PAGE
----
The university said Hwang had damaged its and his country's reputation. Yet he remains at the forefront of research into cloning, and he is leading research into seeking the DNA of the woolly mammoth from remains of the creatures recovered from the permafrost in the Sakha Republic. He is also working on other extinct animals such as Siberian cave lions. 

The mass death of mammoths began about 20,000 to 24,000 years ago. The process continued for a long time and had a pronounced second wave of extinctions that occurred 13,000 to 15,000 years ago.

The last major wave of deaths occurred about 9,000 to 12,000 years ago although there is evidence they survived in smaller groups near Alaska and at Wrangel Island, in the Russian Arctic, as recently as 3,700 years ago.

Pictures below show team if Yakutian scientists working with a carcass of a woolly mammoth

South Korean specialist hails opening of new World Mammoth Centre in Siberia, dedicated to bringing beast back to life.


South Korean specialist hails opening of new World Mammoth Centre in Siberia, dedicated to bringing beast back to life.


South Korean specialist hails opening of new World Mammoth Centre in Siberia, dedicated to bringing beast back to life.


South Korean specialist hails opening of new World Mammoth Centre in Siberia, dedicated to bringing beast back to life.


Comments (12)

El Hombre ha venido extinguiendo todas las Especies Animales desde sus inicios, hasta hoy. Yo pienso que el mal de todo el mundo es la sobre población a nivel Global y pienso que todos los Lideres Mundiales deben preocuparse por el peligro que siempre está sometiendo al Planeta. Es algo disparatado lo que digo, pero esta es la Realidad.
Israel Carrillo, Colombia
05/02/2017 22:22
0
0
Chuck Missler? He is a fraud and NOT a scientist, nor is he a Dr. His "PhD" is from an unaccredited, online, Baptist college. So not a real college. Bible is myth/fiction. Period.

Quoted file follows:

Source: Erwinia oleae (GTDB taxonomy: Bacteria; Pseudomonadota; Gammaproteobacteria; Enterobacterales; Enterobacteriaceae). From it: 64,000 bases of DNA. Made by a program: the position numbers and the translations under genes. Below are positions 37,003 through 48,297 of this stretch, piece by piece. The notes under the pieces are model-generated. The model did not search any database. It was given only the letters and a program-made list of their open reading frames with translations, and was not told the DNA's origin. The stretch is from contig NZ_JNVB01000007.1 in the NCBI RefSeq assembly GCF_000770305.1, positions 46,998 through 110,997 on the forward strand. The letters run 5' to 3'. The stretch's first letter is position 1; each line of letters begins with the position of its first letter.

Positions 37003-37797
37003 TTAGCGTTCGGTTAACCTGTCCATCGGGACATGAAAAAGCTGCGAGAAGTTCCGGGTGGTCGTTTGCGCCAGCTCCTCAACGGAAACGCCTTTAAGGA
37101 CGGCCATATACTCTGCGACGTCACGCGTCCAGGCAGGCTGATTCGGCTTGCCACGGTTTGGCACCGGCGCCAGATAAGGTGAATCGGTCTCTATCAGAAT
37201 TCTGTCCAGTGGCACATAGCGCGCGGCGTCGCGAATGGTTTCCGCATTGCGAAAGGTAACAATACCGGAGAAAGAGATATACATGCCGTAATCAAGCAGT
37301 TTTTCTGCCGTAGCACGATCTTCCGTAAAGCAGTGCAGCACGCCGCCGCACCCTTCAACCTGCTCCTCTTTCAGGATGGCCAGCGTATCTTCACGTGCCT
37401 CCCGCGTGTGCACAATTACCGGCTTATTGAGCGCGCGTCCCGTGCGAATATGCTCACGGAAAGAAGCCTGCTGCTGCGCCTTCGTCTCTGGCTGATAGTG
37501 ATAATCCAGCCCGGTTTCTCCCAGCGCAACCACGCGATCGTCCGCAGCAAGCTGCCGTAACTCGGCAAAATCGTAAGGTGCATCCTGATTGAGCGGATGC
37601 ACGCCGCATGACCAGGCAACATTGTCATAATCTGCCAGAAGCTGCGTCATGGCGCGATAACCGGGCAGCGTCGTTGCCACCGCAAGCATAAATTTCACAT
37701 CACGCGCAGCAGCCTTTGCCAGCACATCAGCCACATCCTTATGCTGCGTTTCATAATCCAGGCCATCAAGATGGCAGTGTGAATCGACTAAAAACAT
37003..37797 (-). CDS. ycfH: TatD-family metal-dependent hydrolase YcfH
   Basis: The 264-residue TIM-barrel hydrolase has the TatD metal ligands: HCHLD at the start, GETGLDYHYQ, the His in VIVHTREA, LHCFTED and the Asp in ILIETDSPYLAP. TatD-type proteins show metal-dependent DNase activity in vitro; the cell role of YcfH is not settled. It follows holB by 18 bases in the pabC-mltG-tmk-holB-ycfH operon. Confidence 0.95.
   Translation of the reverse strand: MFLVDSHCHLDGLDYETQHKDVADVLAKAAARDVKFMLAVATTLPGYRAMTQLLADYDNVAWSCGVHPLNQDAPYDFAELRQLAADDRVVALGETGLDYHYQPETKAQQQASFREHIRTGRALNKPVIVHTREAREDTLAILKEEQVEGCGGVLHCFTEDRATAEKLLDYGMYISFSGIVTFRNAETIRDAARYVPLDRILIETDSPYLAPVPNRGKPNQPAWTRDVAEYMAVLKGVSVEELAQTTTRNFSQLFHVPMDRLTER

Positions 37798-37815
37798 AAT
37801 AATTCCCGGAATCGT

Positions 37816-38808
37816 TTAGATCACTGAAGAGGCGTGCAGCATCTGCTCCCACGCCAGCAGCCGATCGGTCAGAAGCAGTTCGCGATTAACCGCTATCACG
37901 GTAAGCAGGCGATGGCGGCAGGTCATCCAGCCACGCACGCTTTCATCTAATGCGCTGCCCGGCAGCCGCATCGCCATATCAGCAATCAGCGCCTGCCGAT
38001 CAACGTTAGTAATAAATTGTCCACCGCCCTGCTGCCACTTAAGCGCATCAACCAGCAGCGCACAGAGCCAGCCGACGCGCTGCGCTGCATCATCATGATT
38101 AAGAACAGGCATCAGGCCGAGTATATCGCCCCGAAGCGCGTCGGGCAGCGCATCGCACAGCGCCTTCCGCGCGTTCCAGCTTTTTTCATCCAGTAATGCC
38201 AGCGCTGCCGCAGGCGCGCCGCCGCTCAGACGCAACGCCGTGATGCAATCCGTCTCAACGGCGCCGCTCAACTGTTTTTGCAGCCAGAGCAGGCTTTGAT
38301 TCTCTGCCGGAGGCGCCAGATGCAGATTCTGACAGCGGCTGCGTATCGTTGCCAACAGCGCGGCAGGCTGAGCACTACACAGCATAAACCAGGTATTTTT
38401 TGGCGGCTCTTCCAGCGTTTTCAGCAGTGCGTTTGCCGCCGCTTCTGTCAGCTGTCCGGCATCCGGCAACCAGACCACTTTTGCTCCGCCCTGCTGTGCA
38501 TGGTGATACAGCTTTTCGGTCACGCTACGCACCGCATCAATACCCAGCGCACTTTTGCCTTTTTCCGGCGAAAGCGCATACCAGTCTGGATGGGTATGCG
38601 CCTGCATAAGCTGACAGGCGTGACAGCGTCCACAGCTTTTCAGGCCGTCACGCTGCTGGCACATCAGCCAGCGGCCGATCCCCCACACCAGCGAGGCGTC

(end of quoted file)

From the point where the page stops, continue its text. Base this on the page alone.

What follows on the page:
Dave G., Las Vegas, NV
03/02/2017 10:09
0
1
Yabba Dabba Doo, the bible is not fictional. Apparently you haven't read the reports from Archeological digs proving the bible to be correct. May I suggest a book called "Cosmic Codes" by a scientist named Chuck Misler. Also I suggest reading up on the Bible Codes as well.
Donna, USA
02/02/2017 09:27
1
1
Why is it messing with God's plan? Assuming god does exist then he designed us with the mental capacity to learn how to create cloning technology. Why would he give us the tools and not want us to use them? And please don't say to test our faith/restraint as this is based on the faulty premise that God would not want us to use the full mental capacity and curiosity he has given us.
Ed, United Kingdom
01/02/2017 04:28
2
1
I heard that they would bring them back to Siberia in order to eat foliage and somehow reverse global warming. I am not a scientist.
Safetyjack, USA
28/01/2017 07:43
0
2
Andrew...GOD? Wooly Mammoths predate the fictional bible, therefore, you will not be messing with "God's" plan. Um...because there isn't one. Have a nice day.

Yabba Dabba Doo
Fred Flintstone, Bedrock
28/01/2017 00:44
3
2
Yeah...Andrew...it's probably the human's fault for the dinosaur's extinction too.....
K, USA
14/01/2017 08:57
2
2
Actually it's likely that prehistoric humans were responsible for the extinction of the wooly mammoth. The timeline for the disappearance of most species of megafauna coincides eerily with that of the spread of humans across the globe.
Andrew S., Baltimore MD
01/01/2017 07:46
6
5
I would love to see a live wooly mammoth, I'm scared though as to messing with nature and God's plan. Obviously he had a reason for this species going extinct. Unlike in today's world they didn't have the population of destructive humans that we do nowadays causing major destruction across this planet. So what was the reason? Are we prepared to reinstate a species to find out?
Jeff O., Medford Oregon USA
01/01/2017 00:49
4
15
Surely hope I get to see a live mammoth, maybe a cave lion or others. Would be neat to spend some time in the Pleistocene, undo some extinctions.
Jim Comstock, Saratoga, N.Y. USA
11/11/2016 03:28
6
2
Maybe it would be better to work on preserving current species in danger of extinction than to spend resources on questionable attempts to undo what nature has done.
Jim Murphy, Lynn, Massachusetts, USA
01/08/2016 11:33
9
15
We live in the dronne river valley about 2 hours from Lascaux in the dordogne by car. My fields are littered with large neatherthal chopping tools. Perhaps some of them were used for buthering mamoths.
As a former archeologist my dream would be to see the mamoth come back to the dordogne some day
bruce hocking, laprade france
29/07/2016 23:51
17
2
1

Add your comment

We welcome a healthy debate, but do not accept offensive or abusive comments. Please also read 'Siberian Times' Privacy Policy

Name

Town/Country

Add your comments

The views expressed in the comments above are those of our readers. 'Siberian Times' reserves the right to pre-moderate some comments.

Control code*

Type the code

* obligatory


News

Business

The Bank of Russia official exchange rates of foreign currencies
EUR61.45USD57.63GBP71.99Other...